About a decade ago, a friend asked how high I thought gasoline prices might rise. I said “One day you will pay $10 a gallon for gasoline.” He replied that he would refuse to pay that much, and I asked what he would do if the price rose to $10 a gallon tomorrow. He finally conceded that he would, in fact, pay $10 a gallon for gasoline.
Then oil prices plummeted in 2014, and again in 2020. I am sure my prediction looked pretty stupid to him when gasoline fell under $2.00 a gallon.
Why did I make such a prediction? Because I had already seen gasoline prices approach that level when I was living in the Netherlands in 2008, and the roads were still packed with cars. Energy demand just isn’t that elastic in the short term, so people pay what they have to pay to get to work.
Here is how I saw things playing out. I imagined that energy demand would continue to grow, but supply would have a hard time keeping up. At times, there would be supply/demand imbalances that would spike prices higher and higher.
However, over the past decade supply has managed to keep pace most of the time. At times, the market was oversupplied and prices crashed. There have also been periods of spiking prices, but then demand growth would slow down and supplies would catch up.
At the same time, alternatives like electric vehicles, and to some extent biofuels have helped mitigate oil demand growth. But it wasn’t enough. Oil demand kept growing (until the Covid-19 pandemic hit), albeit a bit slower than if there had been no alternatives.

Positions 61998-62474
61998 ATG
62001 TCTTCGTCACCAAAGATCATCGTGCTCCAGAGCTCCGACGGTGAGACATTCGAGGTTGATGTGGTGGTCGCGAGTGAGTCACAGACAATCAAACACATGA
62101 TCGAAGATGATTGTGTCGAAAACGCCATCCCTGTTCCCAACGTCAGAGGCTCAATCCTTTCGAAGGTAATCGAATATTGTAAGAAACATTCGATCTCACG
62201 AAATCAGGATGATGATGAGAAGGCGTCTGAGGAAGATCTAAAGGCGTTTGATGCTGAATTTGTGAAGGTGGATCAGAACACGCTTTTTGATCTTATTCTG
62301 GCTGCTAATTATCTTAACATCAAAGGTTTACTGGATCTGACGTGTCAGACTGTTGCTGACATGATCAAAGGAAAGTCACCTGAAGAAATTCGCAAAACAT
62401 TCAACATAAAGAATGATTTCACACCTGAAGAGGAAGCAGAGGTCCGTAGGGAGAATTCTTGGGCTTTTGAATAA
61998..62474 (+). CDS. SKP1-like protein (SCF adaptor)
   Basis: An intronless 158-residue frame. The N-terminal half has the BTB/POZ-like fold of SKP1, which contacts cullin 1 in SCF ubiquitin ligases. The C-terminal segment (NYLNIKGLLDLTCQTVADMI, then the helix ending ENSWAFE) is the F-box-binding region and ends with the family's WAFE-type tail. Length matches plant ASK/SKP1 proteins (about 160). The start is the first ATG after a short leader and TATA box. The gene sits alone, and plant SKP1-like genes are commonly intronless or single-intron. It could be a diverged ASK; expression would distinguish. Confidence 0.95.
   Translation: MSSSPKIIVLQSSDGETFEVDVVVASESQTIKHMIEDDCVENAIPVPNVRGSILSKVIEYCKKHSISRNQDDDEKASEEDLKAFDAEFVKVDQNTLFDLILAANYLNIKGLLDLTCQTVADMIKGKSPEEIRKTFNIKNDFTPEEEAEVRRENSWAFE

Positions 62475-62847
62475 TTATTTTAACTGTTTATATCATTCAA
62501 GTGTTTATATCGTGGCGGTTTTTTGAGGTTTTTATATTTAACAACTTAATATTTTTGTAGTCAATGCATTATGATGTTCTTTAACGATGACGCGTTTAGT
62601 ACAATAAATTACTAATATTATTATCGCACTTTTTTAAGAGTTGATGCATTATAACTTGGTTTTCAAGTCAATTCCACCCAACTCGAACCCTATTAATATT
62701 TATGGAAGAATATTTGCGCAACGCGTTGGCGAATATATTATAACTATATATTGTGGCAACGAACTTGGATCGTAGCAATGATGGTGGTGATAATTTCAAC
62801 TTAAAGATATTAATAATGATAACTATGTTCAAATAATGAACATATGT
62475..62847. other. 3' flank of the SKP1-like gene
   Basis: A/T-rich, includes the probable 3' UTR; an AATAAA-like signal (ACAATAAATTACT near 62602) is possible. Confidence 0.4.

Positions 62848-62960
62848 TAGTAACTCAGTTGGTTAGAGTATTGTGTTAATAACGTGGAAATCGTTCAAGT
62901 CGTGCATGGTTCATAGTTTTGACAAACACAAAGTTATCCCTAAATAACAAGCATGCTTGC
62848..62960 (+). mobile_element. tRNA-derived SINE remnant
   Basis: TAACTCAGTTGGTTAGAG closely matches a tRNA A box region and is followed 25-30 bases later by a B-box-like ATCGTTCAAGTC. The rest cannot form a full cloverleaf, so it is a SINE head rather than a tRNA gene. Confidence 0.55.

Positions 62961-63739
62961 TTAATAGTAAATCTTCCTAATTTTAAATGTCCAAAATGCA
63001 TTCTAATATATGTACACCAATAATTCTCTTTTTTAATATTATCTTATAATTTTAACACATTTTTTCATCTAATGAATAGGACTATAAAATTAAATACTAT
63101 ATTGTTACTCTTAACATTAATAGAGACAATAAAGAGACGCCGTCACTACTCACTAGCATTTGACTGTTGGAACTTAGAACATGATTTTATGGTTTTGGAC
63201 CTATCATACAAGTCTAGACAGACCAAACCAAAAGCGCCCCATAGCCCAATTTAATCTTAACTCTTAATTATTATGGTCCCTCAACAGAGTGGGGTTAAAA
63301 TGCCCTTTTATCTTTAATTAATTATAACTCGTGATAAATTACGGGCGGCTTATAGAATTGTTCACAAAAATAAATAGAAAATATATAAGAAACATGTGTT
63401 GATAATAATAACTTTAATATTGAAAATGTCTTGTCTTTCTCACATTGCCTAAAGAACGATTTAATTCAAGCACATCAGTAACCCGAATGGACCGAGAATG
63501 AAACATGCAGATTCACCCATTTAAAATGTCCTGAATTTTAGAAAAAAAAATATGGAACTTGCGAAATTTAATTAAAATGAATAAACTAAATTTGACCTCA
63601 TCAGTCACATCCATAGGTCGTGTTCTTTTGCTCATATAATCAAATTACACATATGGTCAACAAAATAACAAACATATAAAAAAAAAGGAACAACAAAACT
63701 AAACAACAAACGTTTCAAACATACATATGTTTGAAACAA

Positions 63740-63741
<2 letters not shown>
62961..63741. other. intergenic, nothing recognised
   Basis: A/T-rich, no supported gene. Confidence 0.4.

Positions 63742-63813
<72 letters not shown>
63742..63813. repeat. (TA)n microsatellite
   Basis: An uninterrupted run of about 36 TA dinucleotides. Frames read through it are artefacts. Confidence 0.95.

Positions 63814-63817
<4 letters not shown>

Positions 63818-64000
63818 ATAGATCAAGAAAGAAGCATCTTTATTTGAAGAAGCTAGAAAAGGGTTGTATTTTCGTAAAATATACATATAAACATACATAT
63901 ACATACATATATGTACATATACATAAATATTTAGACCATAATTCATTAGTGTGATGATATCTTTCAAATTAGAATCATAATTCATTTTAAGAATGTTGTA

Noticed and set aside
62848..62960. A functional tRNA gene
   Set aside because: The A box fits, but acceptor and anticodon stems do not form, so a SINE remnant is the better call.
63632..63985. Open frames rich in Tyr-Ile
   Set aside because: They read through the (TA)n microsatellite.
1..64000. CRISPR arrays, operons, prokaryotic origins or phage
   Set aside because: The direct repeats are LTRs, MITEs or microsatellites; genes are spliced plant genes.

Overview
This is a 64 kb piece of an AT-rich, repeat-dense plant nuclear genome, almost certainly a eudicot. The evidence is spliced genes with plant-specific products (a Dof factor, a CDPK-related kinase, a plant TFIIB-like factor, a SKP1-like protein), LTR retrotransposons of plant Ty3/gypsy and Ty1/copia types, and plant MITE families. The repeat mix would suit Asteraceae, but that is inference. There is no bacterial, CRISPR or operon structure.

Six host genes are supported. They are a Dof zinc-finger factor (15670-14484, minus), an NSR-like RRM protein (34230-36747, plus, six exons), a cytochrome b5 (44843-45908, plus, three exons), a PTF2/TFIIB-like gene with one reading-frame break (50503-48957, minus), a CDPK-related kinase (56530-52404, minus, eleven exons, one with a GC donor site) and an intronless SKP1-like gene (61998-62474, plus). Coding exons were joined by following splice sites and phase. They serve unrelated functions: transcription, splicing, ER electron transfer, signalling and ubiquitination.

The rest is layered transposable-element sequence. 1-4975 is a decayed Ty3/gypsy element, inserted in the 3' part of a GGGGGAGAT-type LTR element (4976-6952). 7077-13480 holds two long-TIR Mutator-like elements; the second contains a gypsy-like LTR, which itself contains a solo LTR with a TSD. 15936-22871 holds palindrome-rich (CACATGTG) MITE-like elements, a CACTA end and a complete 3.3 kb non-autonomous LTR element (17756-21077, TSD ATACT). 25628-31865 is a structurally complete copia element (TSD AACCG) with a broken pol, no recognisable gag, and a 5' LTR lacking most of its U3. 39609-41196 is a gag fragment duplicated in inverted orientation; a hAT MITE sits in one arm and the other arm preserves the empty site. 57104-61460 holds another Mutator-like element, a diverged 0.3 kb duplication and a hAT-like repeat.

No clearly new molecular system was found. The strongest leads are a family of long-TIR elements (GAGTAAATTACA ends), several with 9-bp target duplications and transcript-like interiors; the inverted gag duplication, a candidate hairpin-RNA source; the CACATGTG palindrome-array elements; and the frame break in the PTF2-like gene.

The risk I always saw was that if policy makers believed alternatives would scale fast enough to replace oil demand growth — and they passed policies unfriendly to our domestic oil companies — they could be setting up a very nasty price shock in the future.
This is why I was so adamant that cancelling the Keystone XL Pipeline was the wrong decision. It’s not because I love fossil fuels, it’s because I recognize the risk of needing supplies and not having them. We have seen that it doesn’t take much of a shortfall in oil supply to have a disproportionate impact on the price.
Hence, what we are seeing right now is one of the possible consequences of the energy transition. When alternatives don’t scale up fast enough to fill the gap between oil supply and demand, oil prices skyrocket.
I know that many people who have opposed any additional fossil fuel development saw a different scenario unfolding. They believed that alternatives would scale up fast enough, and that we wouldn’t need the oil.
Here’s the thing, though. If we invest in fossil fuel development — and we don’t need the oil and gas because alternatives do scale up rapidly — that’s a loss the fossil fuel companies would take. That is the risk they are taking, for the potential reward that demand will be there in the future.
What’s the downside of continuing to support our domestic oil industry? That it will simply continue our addiction to fossil fuels?
That’s where we have to also make sure we are doing as much as possible to encourage alternatives. Today’s fossil fuel investments would be ready to supply the market if needed, but alternatives will be trying hard to make sure they aren’t needed.
That’s the win-win energy policy we need.